British Doctor Off Medical Register for Daughter’s Illegal Late-Term Abortion

International   |   Steven Ertelt   |   Feb 3, 2010   |   9:00AM   |   WASHINGTON, DC

British Doctor Off Medical Register for Daughter’s Illegal Late-Term Abortion

by Steven Ertelt Editor
February 3
, 2010

London, England ( — A British doctor who evaded the law by arranging an illegal late-term abortion in Spain for her 31-week pregnant daughter has been struck off the national medical register. Saroj Adlakha reportedly paid a Barcelona, Spain abortion business 3,200 euros for her daughter’s 2003 abortion.

Adlakha was charged in December 2005 of evading British law restricting late-term abortions to 24 weeks by sending her teenage daughter Shilpa Abrol for the abortion.

The physician admitted she coordinated an abortion for Abrol in Barcelona, Spain on the advice of British Pregnancy Advisory Service officials. Yet, she was never convicted because the Crown Prosecution Service dropped the charges after not being able to prove they were valid.

The General Medical Council held a hearing where Abrol told officials that she assumed her mother booked the abortion in Spain to avoid condemnation from within the Indian community in England, not because it was illegal.

Now, the Daily Mail newspaper indicates the GMC ruled Adlakha was guilty of misconduct for a "catalog of serious breaches" after she was found to have been dishonest about the abortion.

The panel’s chairman, Ralph Bergmann, called out the pro-abortion doctor for her "deep-seated attitudinal problems," the newspaper indicated.

"Your misconduct was repeated, took place over a prolonged period of time and represented serious departures from the relevant standards as set out in good medical practice," he said. "The panel has expressed its concern regarding two core features of this case, namely, your willingness to provide support, advice and assistance to obtain an abortion which you knew or believed to be unlawful, and multiple instances of deceit, lack of probity and dishonesty."

"’These failings, together with a total lack of demonstrable insight on your part are so serious as to be incompatible with continuing to be a registered medical practitioner," he concluded.

Abrol had already had one abortion when her mother arranged for the second late-term abortion just 10 months later.

Adlakha bought airline tickets to Barcelona days after her daughter was turned away from the Calthorpe Clinic for an abortion.

The hearing also heard that Adlakha refused to turn over her daughter’s medical records for its investigation, which GMC attorneys called "fundamentally contrary to her obligations as a medical practitioner."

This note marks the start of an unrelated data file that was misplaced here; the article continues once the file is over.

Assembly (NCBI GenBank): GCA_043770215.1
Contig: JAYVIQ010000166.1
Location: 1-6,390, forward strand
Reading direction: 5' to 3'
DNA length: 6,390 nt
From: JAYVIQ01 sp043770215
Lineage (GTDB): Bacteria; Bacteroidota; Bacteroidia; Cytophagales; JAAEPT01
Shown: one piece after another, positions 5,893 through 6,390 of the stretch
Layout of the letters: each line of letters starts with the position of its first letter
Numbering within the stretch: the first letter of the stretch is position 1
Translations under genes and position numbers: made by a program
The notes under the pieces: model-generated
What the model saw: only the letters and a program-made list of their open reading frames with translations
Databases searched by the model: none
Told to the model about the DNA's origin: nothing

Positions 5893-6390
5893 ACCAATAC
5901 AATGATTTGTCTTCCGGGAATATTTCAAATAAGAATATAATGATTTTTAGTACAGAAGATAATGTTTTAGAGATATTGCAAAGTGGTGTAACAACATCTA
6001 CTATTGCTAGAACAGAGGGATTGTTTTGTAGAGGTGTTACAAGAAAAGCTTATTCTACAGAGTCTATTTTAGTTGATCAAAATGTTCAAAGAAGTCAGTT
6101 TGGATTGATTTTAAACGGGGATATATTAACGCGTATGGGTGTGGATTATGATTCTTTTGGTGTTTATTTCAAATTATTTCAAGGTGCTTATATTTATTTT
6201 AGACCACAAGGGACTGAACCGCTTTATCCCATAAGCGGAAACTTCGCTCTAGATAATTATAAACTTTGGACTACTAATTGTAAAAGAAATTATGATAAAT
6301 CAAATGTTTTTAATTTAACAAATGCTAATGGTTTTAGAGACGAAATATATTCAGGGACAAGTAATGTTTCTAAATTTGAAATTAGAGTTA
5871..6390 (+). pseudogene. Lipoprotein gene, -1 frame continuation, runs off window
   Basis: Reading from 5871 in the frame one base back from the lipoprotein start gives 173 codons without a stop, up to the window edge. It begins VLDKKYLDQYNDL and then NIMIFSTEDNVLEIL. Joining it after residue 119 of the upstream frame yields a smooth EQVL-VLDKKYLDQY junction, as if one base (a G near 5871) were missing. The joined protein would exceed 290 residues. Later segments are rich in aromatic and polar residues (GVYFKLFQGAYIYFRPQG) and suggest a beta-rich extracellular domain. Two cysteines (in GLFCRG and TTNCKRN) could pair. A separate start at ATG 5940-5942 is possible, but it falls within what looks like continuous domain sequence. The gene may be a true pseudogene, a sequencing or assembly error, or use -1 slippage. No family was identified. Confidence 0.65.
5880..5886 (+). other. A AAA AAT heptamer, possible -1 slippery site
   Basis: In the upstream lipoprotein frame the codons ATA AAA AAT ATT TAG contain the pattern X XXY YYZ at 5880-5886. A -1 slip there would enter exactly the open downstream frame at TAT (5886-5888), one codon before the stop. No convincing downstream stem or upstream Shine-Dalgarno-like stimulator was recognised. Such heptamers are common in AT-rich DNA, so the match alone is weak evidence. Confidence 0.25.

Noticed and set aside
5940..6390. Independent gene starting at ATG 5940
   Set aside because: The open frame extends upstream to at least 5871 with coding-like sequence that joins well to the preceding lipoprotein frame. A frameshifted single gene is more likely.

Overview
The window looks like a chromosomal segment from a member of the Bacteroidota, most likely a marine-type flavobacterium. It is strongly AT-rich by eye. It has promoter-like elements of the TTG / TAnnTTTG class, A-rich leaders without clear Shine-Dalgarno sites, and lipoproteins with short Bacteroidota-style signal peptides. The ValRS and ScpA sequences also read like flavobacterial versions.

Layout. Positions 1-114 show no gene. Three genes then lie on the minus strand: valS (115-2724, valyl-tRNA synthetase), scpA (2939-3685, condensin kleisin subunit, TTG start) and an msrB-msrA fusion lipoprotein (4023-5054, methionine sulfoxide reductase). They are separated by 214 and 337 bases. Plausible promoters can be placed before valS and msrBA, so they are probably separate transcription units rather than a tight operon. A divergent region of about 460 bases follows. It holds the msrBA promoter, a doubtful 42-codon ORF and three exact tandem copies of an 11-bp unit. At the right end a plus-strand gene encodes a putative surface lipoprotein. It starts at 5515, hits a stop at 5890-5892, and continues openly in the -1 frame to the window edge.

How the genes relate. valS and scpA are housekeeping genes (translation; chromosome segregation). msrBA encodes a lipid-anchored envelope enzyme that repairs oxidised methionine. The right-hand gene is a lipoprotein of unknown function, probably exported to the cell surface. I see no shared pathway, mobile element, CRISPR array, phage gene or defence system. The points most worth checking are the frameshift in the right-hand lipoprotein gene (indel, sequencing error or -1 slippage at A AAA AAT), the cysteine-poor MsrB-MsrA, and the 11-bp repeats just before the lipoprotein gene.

Adlakha, of Shilpa Medical Centre, in Kings Heath, was eventually suspended from the medical register by the General Medical Council and hasn’t been allowed to practice medicine for four years.

That forced the NHS, through the South Birmingham Primary Care Trust, to spend £600,000 while she was suspended on replacement physicians.

The case received attention after Adlakha told undercover journalists for the London Telegraph newspaper that she would help arrange a similar abortion for a woman who was 29 weeks pregnant with a healthy baby.
Adlakha also said she would provide a pre-abortion exam and provide followup care after the abortion.

In secretly taped video footage recorded by the London newspaper, Adlakha is shown lying to a hospital over the telephone, claiming to have a patient "in severe pain" in order to obtain information needed from the British government to send the woman to Spain.

The investigation came after another sting operation conducted by the Telegraph showing that BPAS, which receives $12 billion annually from the British government, advised women to have illegal abortions at the Spanish abortion facility. Such abortions are prohibited after 24 weeks into the pregnancy in England.

Staff at the British office where Adlakha worked confessed to the Telegraph that they manipulated paperwork to make the abortions appear legal.

Ann Furedi, chief executive of BPAS, said the abortion business was not breaking the law.

According to the Birmingham Post newspaper, Furedi said BPAS was "simply providing women with international contacts to clinics."

Pro-life groups in the U.K. wanted BPAS to be completely investigated, though that has not happened.

Paul Tully of the Society for the Protection of Unborn Children (SPUC) said at the time that the BPAS situation "demonstrates the attitude of abortion providers to the law — illegal late abortions are being done on purely social grounds."

Approximately eighty percent of the abortions done at the Spanish abortion business are performed on British women.

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